The problem with Hannah is that she’s one of my favorite minor characters in The Solitude of the Tentacled Space Monster.  She’s mentioned for the first time in Chapter One; she has a brief scene in Chapter Three; and in Chapter Four, she dies.  And that, really, is her purpose: to die.  Her death is one of the turning points of the novel, one of those scenes which sets some characters on one path, and other characters on another.  It’s a great scene, I think, darker than the rest of the novel, but still a fun one.

But I really like Hannah.  As a character, she’s pretty nifty.  She’s based, very loosely, on some women that I’ve known, women that I’ve admired and enjoyed spending time with, and she’s the kind of character, I think, that shows up all too infrequently in genre fiction (or in any fiction, really).  I had lots of fun writing her scenes, and the people who have read the scenes with her have told me that she resonates strongly with them.

So today I started poking at the story, wondering if there’s a way I can give Hannah a stronger role.  Maybe I can spare her life.  Maybe she can crawl, broken and bloody, out of the trap she’s thrown into, and survive to the end of the story.  Or maybe it’s not really Hannah who dies, but someone else that looks so much like her that everyone thinks it is her, including the readers.  There’s got to be a way, I keep thinking, that I can spare Hannah, and have her live to tell her own story.

Unfortunately, there isn’t.  I’ve looked at the overall plot, and Hannah’s death is just too pivotal.  If I have her survive, then the changes that her death inspires in the other characters won’t be genuine.  If I give her more attention, develop her further, than her character will draw attention from the other characters.  If she lives, then one of the major themes of the novel withers into insignificance.

And so, Hannah must die.

This is one of the hardest parts of writing, it seems to me: striking out those elements that you love so much but which don’t advance the story.  It might be a lovely bit of prose that puts the finest sonnets of Shakespeare to shame but which does nothing to advance the plot.  It might be a brilliantly crafted scene that contributes nothing at all to the story.  It might be a devious plot complication that will have your readers gasping but which does nothing to develop your characters or strengthen your theme.  And, of course, it might be a beloved minor character whose death is so central to the plot that to have her survive is to kill the story; but to kill her off is to break your heart.  These are an author’s literary babies.  We must learn to kill them.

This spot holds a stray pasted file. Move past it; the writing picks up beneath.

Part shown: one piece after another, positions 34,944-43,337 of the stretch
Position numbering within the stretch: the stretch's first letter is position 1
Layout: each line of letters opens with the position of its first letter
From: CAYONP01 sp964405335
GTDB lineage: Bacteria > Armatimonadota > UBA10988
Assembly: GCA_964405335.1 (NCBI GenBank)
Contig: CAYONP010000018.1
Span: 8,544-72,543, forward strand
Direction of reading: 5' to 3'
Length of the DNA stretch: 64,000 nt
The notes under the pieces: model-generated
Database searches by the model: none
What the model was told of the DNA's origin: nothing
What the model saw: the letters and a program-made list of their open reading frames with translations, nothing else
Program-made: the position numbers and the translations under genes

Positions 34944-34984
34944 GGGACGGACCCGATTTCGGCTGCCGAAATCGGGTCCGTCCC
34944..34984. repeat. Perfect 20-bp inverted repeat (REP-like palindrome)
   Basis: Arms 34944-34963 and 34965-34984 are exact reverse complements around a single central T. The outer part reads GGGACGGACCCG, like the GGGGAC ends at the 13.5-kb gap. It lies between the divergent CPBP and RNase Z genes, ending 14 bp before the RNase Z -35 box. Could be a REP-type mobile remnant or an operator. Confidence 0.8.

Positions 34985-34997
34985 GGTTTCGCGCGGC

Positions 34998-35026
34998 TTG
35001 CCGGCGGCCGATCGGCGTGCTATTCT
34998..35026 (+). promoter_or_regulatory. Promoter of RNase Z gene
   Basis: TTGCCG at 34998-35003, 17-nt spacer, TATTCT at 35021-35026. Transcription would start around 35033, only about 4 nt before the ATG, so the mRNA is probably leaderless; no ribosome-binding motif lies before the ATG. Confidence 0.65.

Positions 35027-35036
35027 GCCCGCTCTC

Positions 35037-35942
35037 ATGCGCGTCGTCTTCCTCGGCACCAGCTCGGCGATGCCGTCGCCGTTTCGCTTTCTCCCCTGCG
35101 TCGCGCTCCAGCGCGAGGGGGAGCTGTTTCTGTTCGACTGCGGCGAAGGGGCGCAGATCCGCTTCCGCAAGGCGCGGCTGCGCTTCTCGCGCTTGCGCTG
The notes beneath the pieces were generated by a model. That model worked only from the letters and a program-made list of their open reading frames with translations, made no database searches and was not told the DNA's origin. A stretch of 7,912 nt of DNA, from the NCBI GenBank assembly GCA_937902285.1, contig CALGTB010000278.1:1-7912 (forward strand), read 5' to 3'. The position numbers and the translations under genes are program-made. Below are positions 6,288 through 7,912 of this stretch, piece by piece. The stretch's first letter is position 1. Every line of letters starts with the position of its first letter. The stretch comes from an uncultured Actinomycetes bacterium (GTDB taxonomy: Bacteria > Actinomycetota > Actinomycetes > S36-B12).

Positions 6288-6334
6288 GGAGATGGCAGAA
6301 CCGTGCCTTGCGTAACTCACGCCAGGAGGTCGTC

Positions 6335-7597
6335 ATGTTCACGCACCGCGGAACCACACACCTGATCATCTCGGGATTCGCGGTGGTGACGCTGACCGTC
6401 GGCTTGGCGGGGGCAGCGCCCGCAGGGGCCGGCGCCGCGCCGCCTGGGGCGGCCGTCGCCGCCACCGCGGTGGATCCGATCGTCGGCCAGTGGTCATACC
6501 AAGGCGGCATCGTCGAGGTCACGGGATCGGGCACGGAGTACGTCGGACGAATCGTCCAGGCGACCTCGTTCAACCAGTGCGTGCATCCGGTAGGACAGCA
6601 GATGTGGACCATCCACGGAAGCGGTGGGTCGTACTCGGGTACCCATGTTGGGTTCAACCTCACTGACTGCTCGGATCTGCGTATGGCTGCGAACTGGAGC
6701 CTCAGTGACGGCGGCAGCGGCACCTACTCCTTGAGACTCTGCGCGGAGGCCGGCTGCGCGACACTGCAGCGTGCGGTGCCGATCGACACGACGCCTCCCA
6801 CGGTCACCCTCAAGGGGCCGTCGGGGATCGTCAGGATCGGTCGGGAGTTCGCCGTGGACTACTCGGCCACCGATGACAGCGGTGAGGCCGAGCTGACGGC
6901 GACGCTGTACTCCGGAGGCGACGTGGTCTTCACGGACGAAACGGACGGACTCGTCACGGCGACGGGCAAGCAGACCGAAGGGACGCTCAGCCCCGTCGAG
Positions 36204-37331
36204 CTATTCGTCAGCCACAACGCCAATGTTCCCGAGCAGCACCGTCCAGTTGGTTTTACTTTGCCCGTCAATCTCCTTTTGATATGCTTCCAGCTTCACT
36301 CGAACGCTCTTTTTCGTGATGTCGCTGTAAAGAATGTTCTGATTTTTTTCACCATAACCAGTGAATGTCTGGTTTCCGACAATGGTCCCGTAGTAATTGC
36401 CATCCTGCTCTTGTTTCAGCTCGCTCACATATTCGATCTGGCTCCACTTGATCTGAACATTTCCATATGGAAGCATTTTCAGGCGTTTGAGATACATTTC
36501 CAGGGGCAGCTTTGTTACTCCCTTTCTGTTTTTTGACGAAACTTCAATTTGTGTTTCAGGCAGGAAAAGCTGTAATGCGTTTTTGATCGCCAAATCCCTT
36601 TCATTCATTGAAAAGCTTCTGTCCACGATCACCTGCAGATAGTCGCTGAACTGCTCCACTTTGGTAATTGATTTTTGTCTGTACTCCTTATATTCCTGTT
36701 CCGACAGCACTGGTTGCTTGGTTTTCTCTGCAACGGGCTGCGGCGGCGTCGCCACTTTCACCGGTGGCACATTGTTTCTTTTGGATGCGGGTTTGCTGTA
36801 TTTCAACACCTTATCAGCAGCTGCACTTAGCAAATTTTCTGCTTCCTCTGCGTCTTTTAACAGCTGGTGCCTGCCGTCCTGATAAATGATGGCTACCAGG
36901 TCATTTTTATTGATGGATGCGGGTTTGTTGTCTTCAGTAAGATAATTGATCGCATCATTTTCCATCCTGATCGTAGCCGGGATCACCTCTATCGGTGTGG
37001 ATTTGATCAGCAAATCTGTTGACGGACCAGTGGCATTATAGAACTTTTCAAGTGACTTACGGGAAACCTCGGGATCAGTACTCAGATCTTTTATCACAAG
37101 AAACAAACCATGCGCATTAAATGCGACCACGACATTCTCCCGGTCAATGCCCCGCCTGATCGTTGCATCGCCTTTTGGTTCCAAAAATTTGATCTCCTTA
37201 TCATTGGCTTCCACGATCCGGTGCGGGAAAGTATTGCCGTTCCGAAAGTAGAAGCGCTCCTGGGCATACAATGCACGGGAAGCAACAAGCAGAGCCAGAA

Even more importantly, we must learn to love killing them, because killing them means that the story is so much better.  I can imagine that Doctor Frankenstein must have wanted to add some more bolts to his creature’s head; they would have been stylish, certainly, and given the monster a certain panache, but in the end they would have just gotten in the way, overbalanced the monster’s head, and it would have fallen over before it could utter its first menacing moan.  (It helps to think of your own story as a lumbering, clumsy creature, moaning its way through the landscape and portrayed most effectively by Boris Karloff; really, it does.)  On the other hand, sometimes you can put those babies aside and use them later in another story.  When it came time to build a wife for the monster, I’m sure Doctor Frankenstein was glad that he had a few bolts left over from his earlier creation.  So perhaps that bit of prose that was beautifully crafted can end up somewhere else, as can that devious plot twist or that spiffy scene that you loved so much.  But for now, you must kill them; and you must be chortling with glee as you do so.  Writing is a dirty, bloody business, and the world is littered with the corpses of favorite characters killed before they ever got a chance to shine, as well as piles of prose and rooms full of clever scenes.

Hannah’s definitely a problem.  I might be able to write some other stories that feature her, but knowing that she will die in The Solitude of the Tentacled Space Monster will always make her stories at least a little tragic, no matter how clever and funny they are.  I think the only solution is to write her scene, kill her off as necessary, and drink a toast to her bravery.

Writing Update

Today I pushed the current draft of The Solitude of the Tentacled Space Monster past the 50,000 word mark.  Granted, nearly all of those words were copying and pasting from an earlier draft with no more editing than some minor name changes, but what the hell.

I admit that I’m still not entirely pleased with this draft so far.  I feel like my POV characters lack focus, and like the plot just sort of drifts along, with no purpose and no point.

Bleah.  Time for bed.

Writerly Update, Ruminations on the Muse